Packing your child’s lunch doesn’t have to be a burden for you, nor does eating it have to be boring for them! My daughter gets more comments on her lunches and all the kids wish their mommy and daddy would make their lunch like hers! That’s a sign that kids are open for something new and creative when it comes time for lunch at school.

How do you make your child’s cold lunch fun and healthy?

 

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About Kari

Kari Newsom is a Colorado native who is married to her best friend and they have two children. She is an active member of her home church, where she and her husband serve as leaders in their Junior and Senior High Youth Ministry. As a Certified Health and Nutrition Consultant, her passion is to educate people on the realities of living in divine health through simple instruction found in the Bible and through traditions passed down through the centuries. Her motto states: "Health Made Easy. A Life Worth Living." and she is spending everyday fulfilling this ministry God has given her. You can follow her on Twitter, Facebook, her Blog and Pinterest.

Comments

  1. Thank you for this encouraging post and ideas. While my son was in preschool I gave in to purchasing school lunches for him, but knew I could be filling his tummy with more nutritious foods. I think I had gotten tired of worrying something I was sending might endanger another child (all nuts & peanuts were banned).
    I’m going to try again this fall when he is off to kindergarten.

    • I’m glad this article helped me. I went through the same thing when my daughter started kindergarten 5 years ago. The other mom’s kept saying they just knew my daughter was missing out when the other kids were eating hot lunch. So, I started letting her get hot lunch until one day she told me she gets hungry on those days because she doesn’t eat the food – she didn’t like it. So, I began getting creative and feeding her just like I did at home and she loved it. Then she was excited that all her friends were always saying her lunch was so cool! :o) Much success to you – just don’t make it too hard or overwhelming – that’s when we end up leaning towards convenience. Healthy lunches don’t have to be complicated :o)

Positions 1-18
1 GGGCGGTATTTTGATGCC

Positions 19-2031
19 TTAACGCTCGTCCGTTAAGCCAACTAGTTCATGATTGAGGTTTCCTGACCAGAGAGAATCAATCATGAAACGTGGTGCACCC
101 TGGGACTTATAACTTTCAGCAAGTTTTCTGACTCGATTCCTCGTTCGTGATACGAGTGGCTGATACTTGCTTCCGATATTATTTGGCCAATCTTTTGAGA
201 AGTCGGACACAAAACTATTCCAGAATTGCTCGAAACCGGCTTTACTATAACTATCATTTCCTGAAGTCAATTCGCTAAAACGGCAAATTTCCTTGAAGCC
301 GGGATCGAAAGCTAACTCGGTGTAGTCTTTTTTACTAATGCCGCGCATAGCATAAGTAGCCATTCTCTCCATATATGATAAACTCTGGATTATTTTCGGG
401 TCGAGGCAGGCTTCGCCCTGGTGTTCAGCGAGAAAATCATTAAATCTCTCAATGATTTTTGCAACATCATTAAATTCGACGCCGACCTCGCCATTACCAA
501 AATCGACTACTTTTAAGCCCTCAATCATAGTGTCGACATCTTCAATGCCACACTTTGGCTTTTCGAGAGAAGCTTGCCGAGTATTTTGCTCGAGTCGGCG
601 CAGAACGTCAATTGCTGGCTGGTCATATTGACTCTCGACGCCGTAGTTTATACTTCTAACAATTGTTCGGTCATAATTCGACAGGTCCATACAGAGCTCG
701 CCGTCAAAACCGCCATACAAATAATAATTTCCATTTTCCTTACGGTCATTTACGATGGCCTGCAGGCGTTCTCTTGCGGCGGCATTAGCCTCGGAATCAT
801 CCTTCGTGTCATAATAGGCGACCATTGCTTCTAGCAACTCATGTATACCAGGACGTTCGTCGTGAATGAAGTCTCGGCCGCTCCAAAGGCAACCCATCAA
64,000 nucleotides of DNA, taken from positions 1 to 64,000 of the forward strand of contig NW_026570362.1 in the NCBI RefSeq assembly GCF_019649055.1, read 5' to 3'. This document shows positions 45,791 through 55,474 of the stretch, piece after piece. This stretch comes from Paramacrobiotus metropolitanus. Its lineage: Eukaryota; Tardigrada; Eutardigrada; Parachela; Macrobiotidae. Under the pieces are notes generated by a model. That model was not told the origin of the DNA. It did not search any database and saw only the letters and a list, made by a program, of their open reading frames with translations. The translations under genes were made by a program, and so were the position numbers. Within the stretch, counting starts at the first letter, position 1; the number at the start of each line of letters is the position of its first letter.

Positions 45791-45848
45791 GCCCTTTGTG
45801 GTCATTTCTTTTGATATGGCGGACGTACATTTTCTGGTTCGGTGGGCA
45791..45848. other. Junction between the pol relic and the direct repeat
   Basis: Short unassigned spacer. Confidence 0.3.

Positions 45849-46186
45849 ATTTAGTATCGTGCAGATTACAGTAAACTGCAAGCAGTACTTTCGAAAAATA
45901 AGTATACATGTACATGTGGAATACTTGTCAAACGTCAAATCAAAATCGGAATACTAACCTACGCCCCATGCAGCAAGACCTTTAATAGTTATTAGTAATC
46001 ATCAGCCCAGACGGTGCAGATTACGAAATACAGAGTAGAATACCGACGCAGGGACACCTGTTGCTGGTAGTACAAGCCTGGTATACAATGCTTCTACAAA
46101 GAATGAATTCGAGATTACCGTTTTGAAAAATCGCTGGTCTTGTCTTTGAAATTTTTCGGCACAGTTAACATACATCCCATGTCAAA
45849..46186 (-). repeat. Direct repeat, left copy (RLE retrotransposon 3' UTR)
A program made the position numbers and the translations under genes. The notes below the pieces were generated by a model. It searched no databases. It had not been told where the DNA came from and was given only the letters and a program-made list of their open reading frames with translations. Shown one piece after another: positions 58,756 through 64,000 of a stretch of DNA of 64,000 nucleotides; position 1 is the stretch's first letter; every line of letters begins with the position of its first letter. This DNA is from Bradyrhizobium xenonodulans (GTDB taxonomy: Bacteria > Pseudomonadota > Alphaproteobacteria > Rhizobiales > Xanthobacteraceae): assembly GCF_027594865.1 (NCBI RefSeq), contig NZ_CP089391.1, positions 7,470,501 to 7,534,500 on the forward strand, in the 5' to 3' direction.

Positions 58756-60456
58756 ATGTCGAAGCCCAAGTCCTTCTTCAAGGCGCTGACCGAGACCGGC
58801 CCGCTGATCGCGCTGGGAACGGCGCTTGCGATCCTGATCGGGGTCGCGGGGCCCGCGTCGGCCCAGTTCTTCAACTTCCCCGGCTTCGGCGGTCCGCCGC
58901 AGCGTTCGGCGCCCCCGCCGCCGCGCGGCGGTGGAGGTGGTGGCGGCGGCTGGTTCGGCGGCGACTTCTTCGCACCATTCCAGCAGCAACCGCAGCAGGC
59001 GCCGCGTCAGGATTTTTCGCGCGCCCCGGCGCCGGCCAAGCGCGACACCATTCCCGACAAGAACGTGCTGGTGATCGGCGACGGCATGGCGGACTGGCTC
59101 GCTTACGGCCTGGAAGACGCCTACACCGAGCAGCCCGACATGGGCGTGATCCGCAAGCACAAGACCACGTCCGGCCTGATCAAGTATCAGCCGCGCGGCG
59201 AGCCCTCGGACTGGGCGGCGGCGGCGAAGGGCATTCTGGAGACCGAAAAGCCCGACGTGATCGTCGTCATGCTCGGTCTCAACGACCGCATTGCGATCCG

2. Tracy Horton says:

    Great idea on the thermos! Thanks for sharing. It’s really cool that you would take time out as a fellow busy Mama and help us other mama’s!

    • The thermos has saved us many times, especially in the winter. Nothing like a warm lunch on a cold day! You’re welcome – I love sharing anything that has helped me and my family!

  3. My school lunches in high school were actually pretty good, but looking back they were awful in elementary school! (I thought they were awesome, of course) Great post, and gives me some good ideas for helping my husband pack his lunch (sometimes grown ups need help, too).

  4. I agree! Quick and easy lunches can be healthy too!

  5. Wow, these are great lunch ideas, thanks.

  6. My son starts school this year and I’m horrible at lunch ideas because he’s such a picky kid. Thanks for the wonderful ideas!

    • Mine tend to be picky sometimes, but I learned what works for them and stick with those, slowly adding in new things until they like those as well. I had to make eating fun or they would rebel every time I tried to give them something new and healthy :o)

  7. These are some really good ideas! School lunches = meh.

  8. Great ideas! It makes my heart happy to see a momma working so hard to provide nourishing fuel to her kiddos to learn in school!